The “gay panic defense” never made much sense to me. It seemed inconceivable that any jury would buy it.
A defendant using the defense claims they acted in a state of violent temporary insanity because of unwanted same-sex sexual advances. The defendant alleges to find the same-sex sexual advances so offensive and frightening that it brings on a psychotic state characterized by unusual violence.
Yet, it succeeded on more than a few occasions. It’s a pure play to anti-gay prejudice, plus some junk science, that allowed men to get away with murder. It was, without a doubt, a terrible defense and a terrible reflection of societal prejudice.
And so the statutory eradication of this offense should be cause for celebration, not just by the gay community and its supporters, but by anyone who doesn’t harbor hatred against gay people. And frankly, what the hell do you care what other people do in the privacy of their own room anyway.
But as bad as the gay panic defense is, and it is, its eradication by statute presents a problem.
In 2006, California amended its penal code to include jury instructions to ignore bias, sympathy, prejudice, or public opinion in making their decision, and a directive was made to educate district attorneys’ offices about panic strategies and how to prevent bias from affecting trial outcomes.
The California jury instruction, while facially contradictory to issues such as jury nullification, also covered such matters as white men being acquitted for killing black men based on racism. Whether this should have been objectionable is a matter of perspective: there aren’t a lot of people who would argue that verdicts based on prejudice are a good way to run a legal system.
But some states took a different view and expressly forbade the “gay panic defense.” In USA Today, the claimed rise in anti-gay attacks has renewed the call for the eradication of the defense.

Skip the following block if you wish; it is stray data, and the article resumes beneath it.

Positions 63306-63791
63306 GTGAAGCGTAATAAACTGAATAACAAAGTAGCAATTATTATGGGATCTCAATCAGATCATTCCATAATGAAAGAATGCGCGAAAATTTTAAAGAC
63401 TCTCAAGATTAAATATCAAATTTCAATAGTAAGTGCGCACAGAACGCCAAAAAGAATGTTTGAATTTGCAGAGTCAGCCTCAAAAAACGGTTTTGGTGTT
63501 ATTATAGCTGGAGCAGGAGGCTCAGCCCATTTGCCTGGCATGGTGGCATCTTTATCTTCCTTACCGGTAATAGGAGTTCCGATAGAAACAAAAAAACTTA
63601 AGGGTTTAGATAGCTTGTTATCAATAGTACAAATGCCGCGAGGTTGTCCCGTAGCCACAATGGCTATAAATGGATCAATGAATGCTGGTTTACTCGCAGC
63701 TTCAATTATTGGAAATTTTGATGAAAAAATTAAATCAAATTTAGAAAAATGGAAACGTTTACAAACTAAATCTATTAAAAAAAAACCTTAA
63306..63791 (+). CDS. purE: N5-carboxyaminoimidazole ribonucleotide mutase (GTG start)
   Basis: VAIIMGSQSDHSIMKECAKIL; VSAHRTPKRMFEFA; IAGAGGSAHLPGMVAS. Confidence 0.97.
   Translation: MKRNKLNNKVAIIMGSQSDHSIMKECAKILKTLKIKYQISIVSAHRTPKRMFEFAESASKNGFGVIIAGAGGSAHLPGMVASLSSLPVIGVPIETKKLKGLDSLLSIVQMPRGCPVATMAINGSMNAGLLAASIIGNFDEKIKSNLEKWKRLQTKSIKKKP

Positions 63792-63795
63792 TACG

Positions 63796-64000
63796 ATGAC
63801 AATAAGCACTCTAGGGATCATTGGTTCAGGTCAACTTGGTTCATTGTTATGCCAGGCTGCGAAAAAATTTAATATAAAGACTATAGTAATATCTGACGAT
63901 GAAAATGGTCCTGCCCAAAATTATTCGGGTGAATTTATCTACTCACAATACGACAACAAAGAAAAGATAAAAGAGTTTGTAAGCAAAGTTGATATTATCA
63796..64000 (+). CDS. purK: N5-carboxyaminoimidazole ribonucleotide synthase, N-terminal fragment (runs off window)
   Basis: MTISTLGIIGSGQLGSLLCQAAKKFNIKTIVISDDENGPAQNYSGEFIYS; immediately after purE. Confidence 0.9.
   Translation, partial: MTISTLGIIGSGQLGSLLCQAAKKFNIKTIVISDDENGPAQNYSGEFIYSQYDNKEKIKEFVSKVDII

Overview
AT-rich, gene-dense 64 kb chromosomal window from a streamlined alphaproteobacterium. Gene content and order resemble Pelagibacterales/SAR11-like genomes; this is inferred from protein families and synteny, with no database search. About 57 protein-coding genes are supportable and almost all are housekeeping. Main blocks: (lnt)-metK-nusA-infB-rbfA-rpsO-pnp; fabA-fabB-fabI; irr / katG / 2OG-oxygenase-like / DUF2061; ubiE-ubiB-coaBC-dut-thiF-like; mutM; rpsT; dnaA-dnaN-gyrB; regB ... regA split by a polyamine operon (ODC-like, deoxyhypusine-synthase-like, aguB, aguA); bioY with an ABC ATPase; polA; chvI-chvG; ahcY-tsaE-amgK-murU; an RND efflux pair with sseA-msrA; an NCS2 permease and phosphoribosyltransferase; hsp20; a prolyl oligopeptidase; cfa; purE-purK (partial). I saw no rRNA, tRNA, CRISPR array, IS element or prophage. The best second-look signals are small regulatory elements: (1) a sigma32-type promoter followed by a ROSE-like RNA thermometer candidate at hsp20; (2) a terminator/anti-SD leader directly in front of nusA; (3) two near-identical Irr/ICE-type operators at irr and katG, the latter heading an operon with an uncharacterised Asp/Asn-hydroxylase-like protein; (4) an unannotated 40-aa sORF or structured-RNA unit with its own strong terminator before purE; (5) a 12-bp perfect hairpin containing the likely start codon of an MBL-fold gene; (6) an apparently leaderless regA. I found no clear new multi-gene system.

“It is long past time that every state ban perpetrators of violent crimes from asserting a victim’s LGBTQ identity as a potential defense for their violent actions,” said Xavier Persad, senior legislative counsel at the Human Rights Campaign.
In 2013, the American Bar Association approved a resolution calling on all state legislatures to prohibit the practice. California was the first to adopt a ban in 2014; Illinois followed in 2017; Rhode Island in 2018.
It’s hard to imagine anyone arguing against this proposition and in favor of the gay panic defense. But at the same time, there’s that nasty Sixth Amendment problem lurking in the background, providing that every defendant is afforded the right to a defense. Does this mean the defendant has a constitutional right to present whatever defense he chooses, or only those defenses that have the government stamp of approval?
When I raised this issue, lawprof Anthony Michael Kreis replied:
States have the prerogative to establish the elements of crimes and defendants are not shielded from instructions to the jury to disregard prejudicial, specious claims. See, Montana v. Egelhoff, 518 U.S. 37 (1996) (upholding a statute excluding voluntary intoxication defense).